Partnerships in Food Waste Reduction through Vermiculture

Project Overview

Project Type: Farmer/Rancher
Funds awarded in 2009: $5,739.96
Projected End Date: 12/31/2012
Region: North Central
State: Ohio
Project Coordinator:
Jeremy Gedert
One20 Farm

Annual Reports


  • Agronomic: potatoes, grass (misc. perennial), hay
  • Vegetables: sweet potatoes, asparagus, beans, beets, broccoli, brussel sprouts
  • Additional Plants: herbs, ornamentals
  • Miscellaneous: mushrooms


  • Animal Production: livestock breeding, manure management, feed/forage
  • Crop Production: organic fertilizers
  • Education and Training: workshop, youth education
  • Farm Business Management: e-commerce
  • Pest Management: compost extracts
  • Production Systems: organic agriculture
  • Soil Management: earthworms, composting, soil microbiology, soil quality/health
  • Sustainable Communities: public participation, urban agriculture, community services, sustainability measures

    Proposal summary:

    One20 Farm proposes to create a food waste recovery system where the compostable material of a restaurant is converted through vermiculture into castings and byproducts (tea) used for soil improvement on a local farm. Currently in Columbus, Ohio there is no viable system in place where restaurants can recycle food wastes. The waste goes into the landfill where methane is produced causing damage to the environment. Furthermore, restaurants are charged for their use of dumpster space particularly in urban areas where space is limited. Sustainably-minded farmers could use these food wastes but partnership building is difficult without a direct connection and is an added demand on an already heavy load in both industries. One20 Farm will serve as a bridge to connect local restaurants and farmers and to begin a triadic partnership that addresses the interests of all three groups: reducing waste removal costs for the restaurant, reducing landfill wastes and unnecessary damage to the environment, promotion of vermiculture as a composting method, and producing soil improving castings benefiting the crop farmer.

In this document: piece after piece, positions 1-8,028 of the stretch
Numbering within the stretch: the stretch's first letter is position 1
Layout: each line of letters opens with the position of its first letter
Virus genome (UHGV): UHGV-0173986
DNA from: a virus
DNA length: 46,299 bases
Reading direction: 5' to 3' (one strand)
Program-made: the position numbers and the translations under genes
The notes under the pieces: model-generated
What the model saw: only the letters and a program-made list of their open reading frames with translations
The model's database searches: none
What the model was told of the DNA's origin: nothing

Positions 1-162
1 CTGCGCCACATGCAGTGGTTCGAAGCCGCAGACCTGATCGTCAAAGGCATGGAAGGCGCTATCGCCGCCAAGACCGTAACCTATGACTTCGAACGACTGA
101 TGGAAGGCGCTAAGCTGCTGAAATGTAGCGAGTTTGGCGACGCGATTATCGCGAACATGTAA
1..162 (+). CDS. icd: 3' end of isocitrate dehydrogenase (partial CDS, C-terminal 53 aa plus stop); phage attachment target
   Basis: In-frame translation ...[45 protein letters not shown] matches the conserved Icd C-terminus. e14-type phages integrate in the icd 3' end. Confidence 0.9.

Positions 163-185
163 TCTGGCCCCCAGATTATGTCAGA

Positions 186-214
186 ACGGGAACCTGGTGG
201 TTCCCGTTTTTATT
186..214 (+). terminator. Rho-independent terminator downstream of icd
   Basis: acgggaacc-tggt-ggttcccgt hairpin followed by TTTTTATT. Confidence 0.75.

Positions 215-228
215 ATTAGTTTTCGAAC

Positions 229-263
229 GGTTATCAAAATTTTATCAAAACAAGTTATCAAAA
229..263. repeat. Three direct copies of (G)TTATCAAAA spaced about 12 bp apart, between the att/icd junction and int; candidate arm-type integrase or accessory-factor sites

At Restaurant Site: One20 contacts Two Caterers to establish start date and employee training. Two Caterers will be provided two large plastic bins with lids. Kitchen employees will be trained in 2 hour session on project parameters, briefly on vermiculture, and instructed on what to put in bins. Pickup times are established. At designated pickup time, each bin is weighed and weight recorded. Refuse is transported to One20 for composting. This process is repeated twice weekly throughout project duration. At project completion, One 20 will have a follow up meeting with kitchen staff to gather feedback to improve project model and share results.

    At One20 Vermiculture Composting Site: One 20 will use 8 (3x3) wood bins with mesh screening. Each bin contains 5 lbs of Red Wiggler worms in moist bedding consisting of newspaper, coconut husk, and peat. Bins are housed in a temperature controlled outbuilding to maintain a temperature of 40 degrees in winter not to exceed 75 degrees in summer. Collected food waste is distributed evenly to bins for breakdown. Expected daily consumption rate is ½ the weight of worms, i.e. 2lbs of worms will consume 1 lb. of food waste daily. Vermiculture bins will be checked on a daily basis to ensure proper moisture, food, and temperature levels. After 12 weeks, each bin will be sifted and castings removed. Castings will be weighed and tested for Ph nutrient levels. Weight results will be compared with total weight of food waste and weight
    of worms.

    At Farm Site: Flying J Farm has allotted a plot of land for comparison of soils and measuring soil quality and production. Soil will be tested for Ph/nutrient levels before castings are added. When castings are ready, One20 transports them to Flying J farm in Johnstown, Ohio. In the 2010 growing season, castings will be applied to one half of the allocated plot at the end of each 12 week period. Tests will be done prior to casting administration to make sure that the soil is maintaining appropriate Ph/nutrient levels. Repeat process every 12 weeks. Extra castings, if any, will be bagged and sold online and at local farm markets profiting One20 Farm. During the growing season, ripe produce on both sides of the allocated land will be weighed and compared. At the end of the growing season, final notations and tests will be made. In the 2011 growing season, the opposite side of the allocated land will be prepared with castings prior to planting. The same process used in 2010 will be applied in 12 week intervals.

    Outreach Education: One20 will build a website documenting the project and gathering information on future participants. Also, One20 will create a Facebook account to spread the idea and gather feedback. At project mid-point, local newspapers will be contacted to give information on the project and develop a news story to generate interest in project workshops and future partnerships. Four workshops demonstrating vermicomposting and the benefits of food waste partnerships will be offered. As a resource, One20 will create a publication booklet of potential partners to distribute to key partners and non-profits.

    Any opinions, findings, conclusions, or recommendations expressed in this publication are those of the author(s) and do not necessarily reflect the view of the U.S. Department of Agriculture or SARE.